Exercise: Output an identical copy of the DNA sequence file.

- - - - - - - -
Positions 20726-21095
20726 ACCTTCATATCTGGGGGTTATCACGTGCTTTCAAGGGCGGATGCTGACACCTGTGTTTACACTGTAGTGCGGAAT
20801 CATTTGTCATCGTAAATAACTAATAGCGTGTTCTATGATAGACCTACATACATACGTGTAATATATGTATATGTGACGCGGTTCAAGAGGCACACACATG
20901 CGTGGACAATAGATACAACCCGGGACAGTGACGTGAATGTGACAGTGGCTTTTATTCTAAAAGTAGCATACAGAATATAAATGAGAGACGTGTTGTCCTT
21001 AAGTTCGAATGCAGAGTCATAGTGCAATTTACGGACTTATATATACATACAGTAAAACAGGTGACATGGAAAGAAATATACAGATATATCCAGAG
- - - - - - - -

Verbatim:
Positions 20726-21095
20726 ACCTTCATATCTGGGGGTTATCACGTGCTTTCAAGGGCGGATGCTGACACCTGTGTTTACACTGTAGTGCGGAAT
20801 CATTTGTCATCGTAAATAACTAATAGCGTGTTCTATGATAGACCTACATACATACGTGTAATATATGTATATGTGACGCGGTTCAAGAGGCACACACATG
20901 CGTGGACAATAGATACAACCCGGGACAGTGACGTGAATGTGACAGTGGCTTTTATTCTAAAAGTAGCATACAGAATATAAATGAGAGACGTGTTGTCCTT
21001 AAGTTCGAATGCAGAGTCATAGTGCAATTTACGGACTTATATATACATACAGTAAAACAGGTGACATGGAAAGAAATATACAGATATATCCAGAG